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Cambodian unions demand sectoral bargaining to achieve living wages

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23 September, 2019IndustriALL Global Union garment unions in Cambodia have welcomed a raise in the monthly minimum wage from US$182 to US$190 but reiterated calls for sectoral collective bargaining as a means to reach a living wage.

IndustriALL trade union affiliates came together in Phnom Penh on 16 and 17 September as annual wage negotiations between unions, the government and employers continued through the week.

On 20 September, a majority of the minimum wage council voted for a monthly minimum wage of US$187. The government gave an additional US$3 making the minimum wage US$190 from 1 January 2020.

Pav Sina, the president of the Collective Union of Movement of Workers, said:

“Trade unions welcome the result and hope that the ministry will further consider our 13 demands,  which include meal allowances, safer transportation and extension of the minimum wage to other sectors in the country.”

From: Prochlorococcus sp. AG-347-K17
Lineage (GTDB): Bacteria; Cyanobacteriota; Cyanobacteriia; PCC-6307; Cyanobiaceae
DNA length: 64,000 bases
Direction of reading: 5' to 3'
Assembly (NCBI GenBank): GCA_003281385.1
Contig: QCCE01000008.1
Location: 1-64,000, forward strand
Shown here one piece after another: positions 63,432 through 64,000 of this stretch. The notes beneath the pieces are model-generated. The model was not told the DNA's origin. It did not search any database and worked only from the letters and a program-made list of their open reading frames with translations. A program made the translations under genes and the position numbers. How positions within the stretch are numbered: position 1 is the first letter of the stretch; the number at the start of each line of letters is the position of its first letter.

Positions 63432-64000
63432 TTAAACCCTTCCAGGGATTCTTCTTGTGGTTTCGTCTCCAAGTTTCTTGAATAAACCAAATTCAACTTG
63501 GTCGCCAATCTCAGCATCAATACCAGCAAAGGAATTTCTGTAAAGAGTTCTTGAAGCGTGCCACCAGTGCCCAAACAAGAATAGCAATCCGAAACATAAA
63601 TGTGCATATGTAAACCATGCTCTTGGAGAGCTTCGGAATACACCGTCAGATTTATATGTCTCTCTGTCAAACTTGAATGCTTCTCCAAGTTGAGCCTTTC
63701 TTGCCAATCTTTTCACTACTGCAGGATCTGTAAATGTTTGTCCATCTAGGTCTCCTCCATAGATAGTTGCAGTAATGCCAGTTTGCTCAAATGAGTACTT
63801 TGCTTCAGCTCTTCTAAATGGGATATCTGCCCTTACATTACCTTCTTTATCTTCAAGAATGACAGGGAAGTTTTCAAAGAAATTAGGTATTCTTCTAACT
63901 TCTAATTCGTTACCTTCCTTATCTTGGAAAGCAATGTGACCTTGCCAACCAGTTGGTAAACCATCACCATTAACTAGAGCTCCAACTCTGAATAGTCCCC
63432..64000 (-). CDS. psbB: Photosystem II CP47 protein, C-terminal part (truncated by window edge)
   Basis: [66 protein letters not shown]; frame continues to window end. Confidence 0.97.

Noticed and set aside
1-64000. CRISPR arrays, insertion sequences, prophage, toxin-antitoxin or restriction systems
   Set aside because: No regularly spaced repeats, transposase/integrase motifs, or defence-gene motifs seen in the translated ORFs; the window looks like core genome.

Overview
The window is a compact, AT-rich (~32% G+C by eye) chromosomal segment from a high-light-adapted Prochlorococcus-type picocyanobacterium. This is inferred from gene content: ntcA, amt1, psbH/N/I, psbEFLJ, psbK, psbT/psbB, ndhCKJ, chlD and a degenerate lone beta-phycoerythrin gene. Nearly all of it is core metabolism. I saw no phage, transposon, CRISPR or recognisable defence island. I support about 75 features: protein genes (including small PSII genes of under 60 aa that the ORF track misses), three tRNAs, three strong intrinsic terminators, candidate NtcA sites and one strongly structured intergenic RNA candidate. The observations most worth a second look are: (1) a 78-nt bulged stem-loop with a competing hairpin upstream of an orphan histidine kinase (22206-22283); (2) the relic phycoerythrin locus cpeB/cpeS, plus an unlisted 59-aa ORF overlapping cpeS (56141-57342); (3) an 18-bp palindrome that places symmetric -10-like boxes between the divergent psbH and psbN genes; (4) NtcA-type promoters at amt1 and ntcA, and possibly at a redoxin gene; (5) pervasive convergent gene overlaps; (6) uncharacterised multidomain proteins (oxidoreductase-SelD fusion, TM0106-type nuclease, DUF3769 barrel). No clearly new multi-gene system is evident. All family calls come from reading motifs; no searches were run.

IndustriALL and its affiliates held two days of meetings and discussed strategies for achieving a living wage through linking brands’ purchasing practices with a sectoral collective bargaining agreement.

The affiliates welcomed the ACT brands’ purchasing practice commitments as they agreed that poor purchasing practices lead to excessive overtime, underpaid wages and short-term contracts.

In a roundtable discussion “Towards a living wage” IndustriALL affiliates together with major brands sourcing from Cambodia (H&M, Inditex, Primark, Next and Fastretailing) discussed how to achieve better wages in the Cambodian garment sector.

Christina Hajagos-Clausen, IndustriALL’s director for textile and garment, said:

“Sectoral bargaining has the potential to address all union demands by building sector specific wages and conditions on top of the minimum wage and linking these to brand prices, something that the minimum wage cannot do.”

Athit Kong, President of CCAWU and IndustriALL textile and garment sector co-chair, stated:

“As Cambodian trade unions, we will continue our fight for better wages and acknowledge the support by the 20 global brands and retailers who have made a public commitment to reform their purchasing practices and actively support sectorial collective bargaining. But for a living wage to become a reality for thousands of Cambodian garment workers – brands such as Adidas, Timberland, North Face need to get off the sidelines and make the same commitment to work with IndustriALL and national trade unions."

Annie Adviento, IndustriALL Global Southeast Asia regional secretary added “We support our affiliates in their yearly triparite discussions on the minimum wage and we will continue to support them in their struggle to reach an industry-wide collective agreement and reform the wages and working conditions in the garment sector.”